In response, Defendants argue that if the contract was breached, it was breached in 1991, and that Plaintiff may not bring claims that allege breaches occurring after 1991. This argument fails, however. In this case, the Agreement entailed continuing performance, so that "each breach may begin the running of the statute anew such that accrual occurs continuously and plaintiffs may assert claims for damages occurring up to six years prior to the filing of the suit." See Tsegaye v. Impol Aluminum Corp., 2003 WL 221743, *7 (S.D.N.Y. Jan. 30, 2003) (quoting Stahlex-Interhandel Trustee, Reg. v. W. Union Fin. Servs. E. Europe Ltd., 2002 WL 31359011, *5 (S.D.N.Y. Oct. 21, 2002)); see also Asian Vegetable Research and Dev. Ctr. v. Institute of Intern. Educ., 944 F. Supp. 1169, 1177 (S.D.N.Y. 1996).

  The Court holds that Plaintiff may bring his breach of contract claims regarding alleged breaches that arose on or after July 5, 1995 because they are within the limitations period, but not those that arose prior to this date.

  2. Damages

  Defendants argue that all of Plaintiff's causes of action should be dismissed because he has not suffered any damages. Specifically, they argue that the Court should evaluate Plaintiff's damages claim by looking at his account from 1990, when Chase began buying REITs, through November 1999, when Plaintiff closed the account. In response, Plaintiff argues that Defendants' calculation of damages is an attempt at "exoneration by historical performance," and that it is unfair to cover up damages suffered in later years by mismanagement with the account's gains in the previous years. Plaintiff asserts that the Court should calculate damages from January 1998, the time that Plaintiff contends REITs became "unsuitable," till the close of the account.

  Both parties cite the case Matter of Janes, 223 A.D.2d 20 (4th Dep't 1996), aff'd, 90 N.Y.2d 41 (1997), in which the Appellate Division found that executors for an estate imprudently failed to diversify soon after receiving certain stock. Id. at 29 (holding fiduciary liable "for its initial imprudent failure to diversify as well as for its subsequent indifference, inaction, nondisclosure and outright deception in response to the prolonged and steep decline in the worth of the estate"). The Court stated that the measure of damages "for a fiduciary's negligent retention of assets" is the value of the securities at the time that they should have been sold, minus their value when ultimately sold, minus dividends or other income earned on the assets. Id. at 34-35; see also Matter of Donner, 82 N.Y.2d 574, 579, 586 (1993) (stating that damages should be measured from the date that the securities at issue should have been sold). In addition, the Appellate Division explicitly rejected any measure of damages "based on lost profits or appreciation . . . [or] upon the hypothetical performance of an investment of the proceeds of sale in the market." Id. at 35. The Court of Appeals affirmed this rejection of any "lost profits" or "market index" measure of damages." 90 N.Y.2d at 55.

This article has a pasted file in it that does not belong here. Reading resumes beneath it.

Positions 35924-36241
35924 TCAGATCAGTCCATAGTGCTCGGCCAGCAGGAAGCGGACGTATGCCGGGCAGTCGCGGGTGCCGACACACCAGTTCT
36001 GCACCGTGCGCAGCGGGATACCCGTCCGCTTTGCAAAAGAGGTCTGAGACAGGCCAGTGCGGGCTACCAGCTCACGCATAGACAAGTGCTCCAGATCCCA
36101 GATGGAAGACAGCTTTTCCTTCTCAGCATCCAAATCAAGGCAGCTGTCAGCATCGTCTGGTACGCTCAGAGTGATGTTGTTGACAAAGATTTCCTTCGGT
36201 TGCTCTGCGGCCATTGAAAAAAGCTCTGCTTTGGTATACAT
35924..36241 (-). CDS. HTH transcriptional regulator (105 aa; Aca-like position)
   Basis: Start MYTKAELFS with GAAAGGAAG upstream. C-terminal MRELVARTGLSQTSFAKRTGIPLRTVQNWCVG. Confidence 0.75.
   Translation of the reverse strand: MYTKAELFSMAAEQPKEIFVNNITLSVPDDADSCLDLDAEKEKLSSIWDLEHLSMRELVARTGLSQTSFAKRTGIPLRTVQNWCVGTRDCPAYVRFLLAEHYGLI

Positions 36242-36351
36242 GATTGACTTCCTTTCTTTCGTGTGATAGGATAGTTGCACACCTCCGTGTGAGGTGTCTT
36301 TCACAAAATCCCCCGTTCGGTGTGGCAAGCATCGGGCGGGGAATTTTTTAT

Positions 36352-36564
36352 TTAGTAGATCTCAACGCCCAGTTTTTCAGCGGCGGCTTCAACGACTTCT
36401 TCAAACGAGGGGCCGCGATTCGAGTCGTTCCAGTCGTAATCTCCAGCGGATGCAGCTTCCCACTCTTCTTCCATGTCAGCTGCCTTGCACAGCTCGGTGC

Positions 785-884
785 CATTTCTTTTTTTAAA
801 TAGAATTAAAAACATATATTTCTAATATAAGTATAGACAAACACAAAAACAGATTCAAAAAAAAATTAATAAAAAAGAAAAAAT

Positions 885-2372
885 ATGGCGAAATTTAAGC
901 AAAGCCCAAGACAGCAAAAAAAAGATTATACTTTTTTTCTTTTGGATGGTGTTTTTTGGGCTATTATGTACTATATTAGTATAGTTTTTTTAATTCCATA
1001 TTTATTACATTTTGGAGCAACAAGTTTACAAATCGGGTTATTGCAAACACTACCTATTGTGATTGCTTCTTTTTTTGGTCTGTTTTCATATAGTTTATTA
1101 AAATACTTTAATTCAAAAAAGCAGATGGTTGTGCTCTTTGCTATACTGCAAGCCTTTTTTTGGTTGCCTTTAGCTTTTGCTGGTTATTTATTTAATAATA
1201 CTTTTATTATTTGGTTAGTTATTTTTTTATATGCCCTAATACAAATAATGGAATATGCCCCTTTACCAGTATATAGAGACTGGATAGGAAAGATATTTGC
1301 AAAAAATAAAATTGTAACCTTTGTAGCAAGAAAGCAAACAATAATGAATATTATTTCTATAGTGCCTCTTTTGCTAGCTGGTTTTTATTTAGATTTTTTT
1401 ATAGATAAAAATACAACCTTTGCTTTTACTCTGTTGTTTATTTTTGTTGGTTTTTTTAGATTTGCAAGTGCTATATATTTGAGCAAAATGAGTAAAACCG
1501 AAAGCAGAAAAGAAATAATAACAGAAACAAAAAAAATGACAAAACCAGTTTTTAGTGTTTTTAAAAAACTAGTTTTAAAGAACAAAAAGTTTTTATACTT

As the Court stated supra, the date on which the breach or breaches occurred is a question of fact that the jury must decide. A jury might find that the relevant breach occurred in 1991, when the account first exceeded 15% REITs. Using 1991 as the time that the REITs "should have been sold," under the Janes calculation,*fn11 Plaintiff suffered no damages. However, a jury could find that the relevant breaches occurred during 1998 and 1999, when Defendants allegedly improperly monitored Plaintiff's account, resulting in a loss of several thousand dollars. Calculating damages from this point under Janes would result in a significant damages award.*fn12 The Court finds that there are questions of fact regarding the amount of damages that Plaintiff suffered, and therefore denies Defendants' motion for summary judgment.

  3. Defendant John T. Corry

  In the Complaint, Plaintiff states that Defendant Corry managed his account until 1990. All of Plaintiff's claims regarding the Defendants' alleged breaches, however, concern actions taken during and after 1991.

  After a review of the Complaint and the motion papers, the Court concludes that Plaintiff has no viable claim against Defendant Corry because his involvement in the account pre-dates any and all alleged breaches. Therefore, Defendant Corry is dismissed from this case.


  Defendants' motion for summary judgment is granted to the extent that Plaintiff may not bring his breach of contract claim insofar as it alleges breaches prior to July 5, 1995, but is otherwise denied. Defendant Corry is dismissed from the case. The parties are directed to appear before the Court for a scheduling conference on Tuesday, July 13, 2004 at 4:00p.m.